Chicago Blackhawks' Versteeg, Bickell want to stay

                                                                                                                                                                                                   
  • Daniel White/dwhite@dailyherald.comChicago Blackhawks' Kris Versteeg greets fans during the 8th annual Blackhawks Convention at the Hilton Chicago. Versteeg says he wants to remain a Hawk, but undertstands it might not be possible, given the team's need to get under the salaray cap.

    Daniel White/dwhite@dailyherald.comChicago Blackhawks' Kris Versteeg greets fans during the 8th annual Blackhawks Convention at the Hilton Chicago. Versteeg says he wants to remain a Hawk, but undertstands it might not be possible, given the team's need to get under the salaray cap.

 
 
Updated 7/17/2015 9:08 PM

Kris Versteeg and Bryan Bickell admit it: They don't want to go anywhere.

"I'd love to come back. I love it here," Versteeg said.

 

"Why leave something that's really, really good?" Bickell said.

Both veterans, in town for the Blackhawks Convention this weekend, know the NHL world they live and work in, though, and understand they could be playing elsewhere next season.

With the Hawks still trying to get under the salary cap, Bickell ($4 million cap hit) and Versteeg ($2.2 million cap hit) have been the subject of trade rumors since before the free-agent period began.

"It seems like every year there's rumors," Bickell said. "You prepare for the next season and hopefully I'm wearing that Indian Head (sweater) again."

Versteeg's been through this whole song and dance before. He was part of the 2010 purge when the Hawks traded him to Toronto where he played for 53 games before the Maple Leafs shipped him to Philadelphia. The Hawks got him back in a trade with the Panthers early in the 2013-14 season.

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"I think I've learned a lot from that whole process," Versteeg said. "Now it's moreso just enjoying the Cup and enjoying the process.

"If I get traded, I'll talk to Stan (Bowman) at that point and figure out some things. As of right now it's just business as usual. I go to the gym, work out, go see my little man (his son Jaxson) and hang out. There's not too much focus that goes into where I might be or where I might not be."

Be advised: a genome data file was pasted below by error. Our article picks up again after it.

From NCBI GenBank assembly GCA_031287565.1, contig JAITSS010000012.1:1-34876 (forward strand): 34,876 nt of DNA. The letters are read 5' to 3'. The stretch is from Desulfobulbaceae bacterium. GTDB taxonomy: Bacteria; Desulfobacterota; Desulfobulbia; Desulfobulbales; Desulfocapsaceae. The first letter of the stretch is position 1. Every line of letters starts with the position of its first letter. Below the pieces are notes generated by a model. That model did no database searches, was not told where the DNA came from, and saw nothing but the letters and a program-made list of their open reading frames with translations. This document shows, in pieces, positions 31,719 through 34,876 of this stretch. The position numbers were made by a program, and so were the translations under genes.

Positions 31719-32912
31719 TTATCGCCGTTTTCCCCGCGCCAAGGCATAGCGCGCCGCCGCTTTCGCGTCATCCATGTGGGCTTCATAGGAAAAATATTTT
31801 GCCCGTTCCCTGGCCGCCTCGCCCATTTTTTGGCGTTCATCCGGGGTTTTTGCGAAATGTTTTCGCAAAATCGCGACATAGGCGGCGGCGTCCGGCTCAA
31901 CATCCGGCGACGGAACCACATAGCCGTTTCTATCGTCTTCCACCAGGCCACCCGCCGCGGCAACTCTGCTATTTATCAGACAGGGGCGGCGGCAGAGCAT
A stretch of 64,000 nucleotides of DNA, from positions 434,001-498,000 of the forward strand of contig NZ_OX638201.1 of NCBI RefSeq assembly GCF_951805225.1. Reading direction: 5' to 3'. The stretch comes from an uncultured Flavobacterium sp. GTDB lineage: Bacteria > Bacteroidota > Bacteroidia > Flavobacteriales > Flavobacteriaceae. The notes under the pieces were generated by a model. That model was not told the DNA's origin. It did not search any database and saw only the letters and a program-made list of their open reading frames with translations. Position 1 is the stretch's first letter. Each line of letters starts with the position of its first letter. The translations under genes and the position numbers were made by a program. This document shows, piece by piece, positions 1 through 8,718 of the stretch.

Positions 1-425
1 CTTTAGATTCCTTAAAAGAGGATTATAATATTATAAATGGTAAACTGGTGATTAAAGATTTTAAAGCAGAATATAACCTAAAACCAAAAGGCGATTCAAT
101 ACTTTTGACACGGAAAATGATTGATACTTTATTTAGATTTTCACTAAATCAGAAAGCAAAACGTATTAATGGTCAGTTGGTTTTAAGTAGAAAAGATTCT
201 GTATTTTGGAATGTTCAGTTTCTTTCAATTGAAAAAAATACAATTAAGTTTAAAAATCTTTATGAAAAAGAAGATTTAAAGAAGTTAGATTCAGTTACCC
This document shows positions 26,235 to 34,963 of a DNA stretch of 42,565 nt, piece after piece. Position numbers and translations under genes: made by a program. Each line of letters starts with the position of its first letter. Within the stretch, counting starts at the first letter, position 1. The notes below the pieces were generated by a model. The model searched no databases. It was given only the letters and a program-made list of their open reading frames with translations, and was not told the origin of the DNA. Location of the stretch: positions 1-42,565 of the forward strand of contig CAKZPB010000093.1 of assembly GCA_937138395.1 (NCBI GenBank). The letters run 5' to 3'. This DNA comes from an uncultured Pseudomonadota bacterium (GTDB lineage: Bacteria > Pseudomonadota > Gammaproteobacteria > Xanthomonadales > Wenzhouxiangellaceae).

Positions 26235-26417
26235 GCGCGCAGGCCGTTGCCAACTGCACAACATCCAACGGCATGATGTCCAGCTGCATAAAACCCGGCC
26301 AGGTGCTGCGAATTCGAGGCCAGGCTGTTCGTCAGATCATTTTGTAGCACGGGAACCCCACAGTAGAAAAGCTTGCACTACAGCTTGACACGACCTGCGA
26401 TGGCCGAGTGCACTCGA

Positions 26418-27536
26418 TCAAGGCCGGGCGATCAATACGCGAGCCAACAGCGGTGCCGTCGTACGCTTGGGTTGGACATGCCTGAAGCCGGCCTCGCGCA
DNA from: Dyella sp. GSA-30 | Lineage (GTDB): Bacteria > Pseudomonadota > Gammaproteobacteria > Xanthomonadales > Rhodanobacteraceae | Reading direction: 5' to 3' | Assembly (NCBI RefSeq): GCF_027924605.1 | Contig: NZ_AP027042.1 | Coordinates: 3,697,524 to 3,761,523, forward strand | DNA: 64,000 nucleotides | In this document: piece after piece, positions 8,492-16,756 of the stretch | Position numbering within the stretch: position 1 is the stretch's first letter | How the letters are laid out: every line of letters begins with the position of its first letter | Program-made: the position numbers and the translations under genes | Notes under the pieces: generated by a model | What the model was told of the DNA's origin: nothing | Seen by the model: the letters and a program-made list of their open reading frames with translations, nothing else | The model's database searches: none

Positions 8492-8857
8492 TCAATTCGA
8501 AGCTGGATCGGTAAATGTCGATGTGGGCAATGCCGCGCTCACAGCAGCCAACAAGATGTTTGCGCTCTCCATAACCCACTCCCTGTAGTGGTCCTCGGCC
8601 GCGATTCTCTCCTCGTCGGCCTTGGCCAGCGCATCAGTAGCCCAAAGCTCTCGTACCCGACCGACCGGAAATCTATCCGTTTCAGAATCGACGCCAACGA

Stay cool:

When asked what advice he could give fans attending this weekend's convention, Patrick Kane said to just be patient.

"There's a lot of different priorities and different requests that come your way," Kane said. "I always tell the people that ask me what the convention is like, I say it's kind of like a 9 to 5, 9 to 9 workday.

"You're here all day and you really have to put the time in to interact with the fans and make sure we're giving everyone the time of day because we know it's a big weekend for them. That's why we're here is to try and give back as much as we possibly can."

                                                                                                                                                                                                                       
 

Repeat?

A question players and coaches will hear over and over and over again next season will be, "Can you repeat as Stanley Cup champs?"

Joel Quenneville had a simple answer to that when asked Friday.

"Next year we're only thinking about making the playoffs," Quenneville said. "We found (out) this year how taxing it can be and how hard it is to get in.

"Teams are going to be gunning for us. It's going to be a tough road right out of the gate."

He said it:

"I don't think it matters whether it's Sharpie (Patrick Sharp) or anyone else. It's still shocking when you see your teammates leave, especially when you go though a long season the way we did and having the success in the postseason that we had.

"You kind of feel that bond, especially with those guys when you win a championship. And for that to all kind of come crashing down moments after, it's not fun."

-- Jonathan Toews

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